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Challenging stereotypes: Kevin John Edusei

Toby Deller

Meet the Maestro: Kevin John Edusei

10:45, 4th September 2017

After stints as a percussionist and sound engineer, taking up the baton has led Kevin John Edusei from success to success. He tells Toby Deller about his musical background, and how collaborating with the Chineke! Orchestra challenged his ideas about diversity in classical music

‘I started out as a classical percussionist and sound engineer and producer for classical music,’ says German conductor Kevin John Edusei, ‘and then swapped sides, so to speak: from behind the mixing desk and the back of the orchestra, I went to the front of the orchestra and the podium.’

Although it is rather unusual for a conductor to have a training in sound engineering, Edusei’s early musical upbringing followed an otherwise typical path for someone born in a small German city (Bielefeld, located in the north west between Hanover and Dortmund). ‘I started out with the piano then later, in my Sturm und Drang phase, switched to classical percussion. I then became a junior student at the music academy of Detmold, where there’s a famous Tonmeister course.’

Edusei went on to study sound engineering at senior music college alongside his eventual specialism, conducting (and percussion). ‘Working with scores, really understanding how orchestral scores work: certainly there’s a lot of overlap between those two fields.’ Within four years of leaving the University of the Arts in Berlin and the Royal Conservatory of the Hague, he won the Dimitris Mitropoulos conducting competition. His first chief conductorship appointment came in 2013, at the Munich Symphony Orchestra, followed by a second at the Konzert Theater Bern a year later.

Meanwhile, among his various guest invitations came an approach from Chi-chi Nwanoku to come to the UK to work with Chineke! Orchestra in 2016. The collaboration resulted in the orchestra’s first CD release earlier this year and resumes at the Proms for the orchestra’s debut there on 30 August. Having heard about the all-BAME orchestra through social media at the time of its first concert, he had immediately wanted to be involved in some way. ‘When the phone call came from Chi-chi one year later, I was totally surprised and happy and glad that they had found me.’

At the same time, he admits to a certain wariness too. ‘In my career and in my life, skin colour, of course it was an important issue, but my career wasn’t based on being different or being an exception. My career was based and is still based on my love of music and my personal, individual skills as a musician. So when I heard about the project there was also this sceptical voice inside me that said: “Why would you pretend that there is a uniformity in skin colour?”’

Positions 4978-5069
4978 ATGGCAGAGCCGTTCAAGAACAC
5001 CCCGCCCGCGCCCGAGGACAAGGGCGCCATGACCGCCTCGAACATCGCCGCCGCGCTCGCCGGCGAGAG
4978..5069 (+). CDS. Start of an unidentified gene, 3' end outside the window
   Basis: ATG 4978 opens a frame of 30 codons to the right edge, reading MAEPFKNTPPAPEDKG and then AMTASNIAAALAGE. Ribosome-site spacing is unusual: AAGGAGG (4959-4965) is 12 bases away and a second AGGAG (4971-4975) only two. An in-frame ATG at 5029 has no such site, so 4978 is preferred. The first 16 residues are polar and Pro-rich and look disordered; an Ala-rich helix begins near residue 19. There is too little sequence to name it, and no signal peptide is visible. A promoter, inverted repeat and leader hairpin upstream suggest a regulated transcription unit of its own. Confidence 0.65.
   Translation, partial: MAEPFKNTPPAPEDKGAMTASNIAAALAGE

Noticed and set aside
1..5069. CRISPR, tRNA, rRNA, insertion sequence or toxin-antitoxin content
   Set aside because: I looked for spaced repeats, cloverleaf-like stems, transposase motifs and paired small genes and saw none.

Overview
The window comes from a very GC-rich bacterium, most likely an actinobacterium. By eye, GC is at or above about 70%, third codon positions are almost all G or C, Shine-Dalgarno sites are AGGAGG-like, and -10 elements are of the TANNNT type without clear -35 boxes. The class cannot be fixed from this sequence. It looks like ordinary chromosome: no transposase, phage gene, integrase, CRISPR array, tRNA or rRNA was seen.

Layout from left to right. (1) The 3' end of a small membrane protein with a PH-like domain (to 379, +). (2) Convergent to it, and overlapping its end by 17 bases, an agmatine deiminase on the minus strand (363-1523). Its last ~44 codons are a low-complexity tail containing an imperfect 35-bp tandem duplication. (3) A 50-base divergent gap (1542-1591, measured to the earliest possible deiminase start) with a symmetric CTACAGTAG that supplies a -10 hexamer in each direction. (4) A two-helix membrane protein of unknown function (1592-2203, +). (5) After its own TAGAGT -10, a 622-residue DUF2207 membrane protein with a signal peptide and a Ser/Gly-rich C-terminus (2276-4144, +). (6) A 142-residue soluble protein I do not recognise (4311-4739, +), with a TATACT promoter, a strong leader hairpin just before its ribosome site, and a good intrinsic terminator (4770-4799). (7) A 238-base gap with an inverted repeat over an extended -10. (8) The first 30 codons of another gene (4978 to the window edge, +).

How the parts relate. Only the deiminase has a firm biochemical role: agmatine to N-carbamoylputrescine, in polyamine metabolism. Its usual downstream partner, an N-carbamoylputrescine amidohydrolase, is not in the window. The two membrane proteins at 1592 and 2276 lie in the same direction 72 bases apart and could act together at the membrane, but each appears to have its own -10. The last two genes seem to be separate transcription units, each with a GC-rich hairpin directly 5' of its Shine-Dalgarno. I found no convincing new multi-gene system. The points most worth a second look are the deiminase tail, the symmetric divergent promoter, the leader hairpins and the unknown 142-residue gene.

But having conducted the orchestra, he says, ‘There was one thought that really stuck with me: we are, still, all very different, every single one of us. This was a very comforting thought, and maybe it needs the picture of an all-black orchestra to break with a certain stereotype of classical music.’

So there is more than one stereotype being challenged: not only that classical musicians are white but that they are a certain type of person with a certain character, say, or even with a certain kind of training. He tells the story of the astonishment of one Viennese member of Chineke! at the skill of a self-taught colleague from Burundi: ‘ “He can really play! How’s it possible?” This is the sort of magic and emotion that is connected to Chineke!’

That is not to play down the importance of his principal orchestra job. ‘I find my work with the Munich Symphony extremely rewarding. We are at the end of the third season of my chief conductorship and now I have the feeling the orchestra responds a different way and we really built something from the ground. That is a new feeling for me because you can have great short experiences as a guest conductor, you can have a great chemistry, enormous amounts of humour and fun and virtuosic concerts. What you can’t have is a stable long-term relationship with your musicians.’

He has just started to record a Schubert symphony cycle in Munich (his composer preferences lie among the early German romantics, particularly Mendelssohn), while his job in Switzerland, where he has conducted Peter Grimes, allows him to continue a long-standing connection with opera dating back even further than his early work as Kapellmeister at opera houses in Bielefeld and Augsburg.

‘My musical upbringing started very early at my parents’ home. There was one figure who was very important to me becoming a musician and that’s my grandmother, my mother’s mother, Antonie Wingels. She was an opera singer before world war two. We had a very close relationship, she often sang for me or we would listen to recordings, preferably Der Rosenkavalier. She passed away before my professional career took off and never saw me conducting on the podium. I’m sure we would have had great conversations about music. I think of her whenever I walk on stage.’

www.kevinjohnedusei.com


Biography
1976 Born Bielefeld, Germany
2004 Graduates from Royal Conservatory of The Hague and University of the Arts Berlin in conducting, classical percussion and sound-engineering
2005-2011 First Kapellmeister at opera houses of Bielefeld and Augsburg
2008 First prize Dimitris Mitropoulos Conducting Competition
2013 Appointed chief conductor Munich Symphony Orchestra
2014 Appointed chief conductor Konzert Theater Bern

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